"Yana Wassaï works only with farms that have or want to acquire organic farming certification. I want to have as little impact as possible on nature in French Guiana. The factory’s processing capacity is too large compared to the absorption capacity of the local market. That’s why 90% of our production targets the export market in the agrifood, nutraceutical, medical, and cosmetic sectors. We’ve called on a cooperative, Bio-Savane, to provide technical support for farmers, especially for their transition to organic farming.

"Yana Wassaï currently employs 7 people. This will grow to 10 in the first half of 2023, to 30 to 40 in a few years, and then to between 200 and 400 in the entire sector. Each new plot of land means additional employees for agricultural production of course, but also for research and development, logistics, and processing. I recruit young people for training, to teach them how to become professionals in processing. Our goal remains the same: create wealth locally, keep down the costs of wassaï in French Guiana, improve our methods constantly, and more. We’ll be developing for years to come.”

- Dave DRELIN, CEO of Yana Wassaï

"I produce without the use of any pesticides"


“From the start of the Yana Wassaï project, the Bio-Savane cooperative contacted wassaï producers in and around Montsinéry. Before that, there was no organized sector, and the market was very informal. Thanks to Yana Wassaï, we’ve acquired an outlet: a secure market where the price is set in advance. That’s why two years ago I decided to triple my farm’s wassaï production area.

My objective was to produce with as little impact as possible on nature and to compensate as much as possible for the negative externalities connected to my farming. I produce organic products, without pesticides and using techniques adapted to the local context such as mulching, plant combinations, and crop rotation. 

I use aromatic and flowering plants to attract beneficial organisms, I let my chickens loose in my orchard so that their manure benefits the trees. In exchange, the palm trees provide them shelter against predators and a bit of food. Besides the ecological aspect, the idea is also to not depend on agricultural inputs, which are difficult and expensive to import.

All these agro-ecological techniques were taught to me via Bio-Savane. We went on several study trips to meet Brazilian producers and research organizations, especially in Macapá City, which is located in a rather isolated area in northern Brazil.”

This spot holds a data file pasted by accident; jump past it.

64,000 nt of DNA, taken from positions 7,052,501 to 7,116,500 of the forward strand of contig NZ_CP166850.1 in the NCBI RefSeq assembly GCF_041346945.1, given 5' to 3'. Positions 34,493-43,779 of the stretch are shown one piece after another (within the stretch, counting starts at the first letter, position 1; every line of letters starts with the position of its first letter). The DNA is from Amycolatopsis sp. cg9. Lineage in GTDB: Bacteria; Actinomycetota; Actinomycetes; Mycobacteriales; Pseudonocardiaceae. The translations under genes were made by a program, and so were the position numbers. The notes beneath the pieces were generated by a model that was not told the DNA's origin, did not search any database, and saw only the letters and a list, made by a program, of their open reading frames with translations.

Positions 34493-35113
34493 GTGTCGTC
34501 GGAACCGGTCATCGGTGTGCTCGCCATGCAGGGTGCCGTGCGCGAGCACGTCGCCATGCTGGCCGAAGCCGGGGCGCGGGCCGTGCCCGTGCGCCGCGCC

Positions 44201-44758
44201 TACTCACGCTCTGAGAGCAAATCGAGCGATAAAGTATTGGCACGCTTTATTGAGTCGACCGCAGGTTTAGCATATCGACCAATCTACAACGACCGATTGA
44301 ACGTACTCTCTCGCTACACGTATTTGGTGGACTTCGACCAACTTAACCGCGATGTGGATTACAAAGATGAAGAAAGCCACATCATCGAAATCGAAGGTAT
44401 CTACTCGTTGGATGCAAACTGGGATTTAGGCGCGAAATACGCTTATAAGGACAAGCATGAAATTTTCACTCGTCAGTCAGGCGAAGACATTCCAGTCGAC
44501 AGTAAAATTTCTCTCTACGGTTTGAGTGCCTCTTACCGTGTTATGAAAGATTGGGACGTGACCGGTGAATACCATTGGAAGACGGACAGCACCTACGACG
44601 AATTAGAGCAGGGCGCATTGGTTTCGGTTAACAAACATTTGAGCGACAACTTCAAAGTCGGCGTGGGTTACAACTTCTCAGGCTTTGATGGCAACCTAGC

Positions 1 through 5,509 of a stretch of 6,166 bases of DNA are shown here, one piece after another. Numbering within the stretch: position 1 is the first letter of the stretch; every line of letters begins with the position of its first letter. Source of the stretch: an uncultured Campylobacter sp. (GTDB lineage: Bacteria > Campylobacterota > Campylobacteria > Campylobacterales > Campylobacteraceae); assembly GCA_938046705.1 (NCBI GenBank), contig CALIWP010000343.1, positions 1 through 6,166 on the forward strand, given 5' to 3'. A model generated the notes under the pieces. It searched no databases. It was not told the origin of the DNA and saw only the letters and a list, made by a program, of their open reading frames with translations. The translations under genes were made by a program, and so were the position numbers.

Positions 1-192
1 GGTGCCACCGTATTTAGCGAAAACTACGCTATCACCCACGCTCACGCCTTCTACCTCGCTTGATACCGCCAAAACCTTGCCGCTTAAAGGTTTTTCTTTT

- Mélina Goasduff, farmer and member of the Bio-Savane cooperative

"We have no intention of converting nature into farmland"

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“To ensure his factory’s performance, Mr. Drelin needed to diversify Yana Wassaï’s supply flows. In French Guiana, there are natural environments where 70 to 80% of the forest stand is made up of acai palms, and where you thus have wild wassaï in large quantities.

"Mr. Drelin asked us for a 201-hectare forest temporary occupation agreement, through which the State remains the owner. It’s a unique project in French Guiana! We had never signed a contract with a company to harvest wild produce before.

"Brazil is ahead in acai palm cultivation and in the development of wassaï-based products and by-products. The ONF and Yana Wassaï therefore studied existing literature and the Brazilian experience before agreeing to this project. Our main goal is to not transform nature into farmland, and to harvest wild wassaï from the forest without modifying the environment.

"To meet this condition, our officials are free to inspect the plots where wassaï is grown. Mr. Drelin applied for the occupation agreement for plots on the banks of the Approuague River, whose mouth is located in eastern French Guiana. These are remote areas that can be reached in about 45 minutes by pirogue (motorized canoe). He chose that sector because the acai palms flourish above all in marshy areas downstream of rivers. 

"That’s the type of environment in which the percentage of wassaï will be the highest. At the top of the canopy are the dominant natural trees like carapa, in the middle wassaï, and at the bottom cocoa from former plantations. Thanks to Mr. Drelin’s actions, the forests will be renewed and put to good use, and this will boost the carbon sequestration capacity of our forests.”

- Guillaume Thiebaut, ONF territorial forestry technician

All profile photos by © Katherine Vulpillat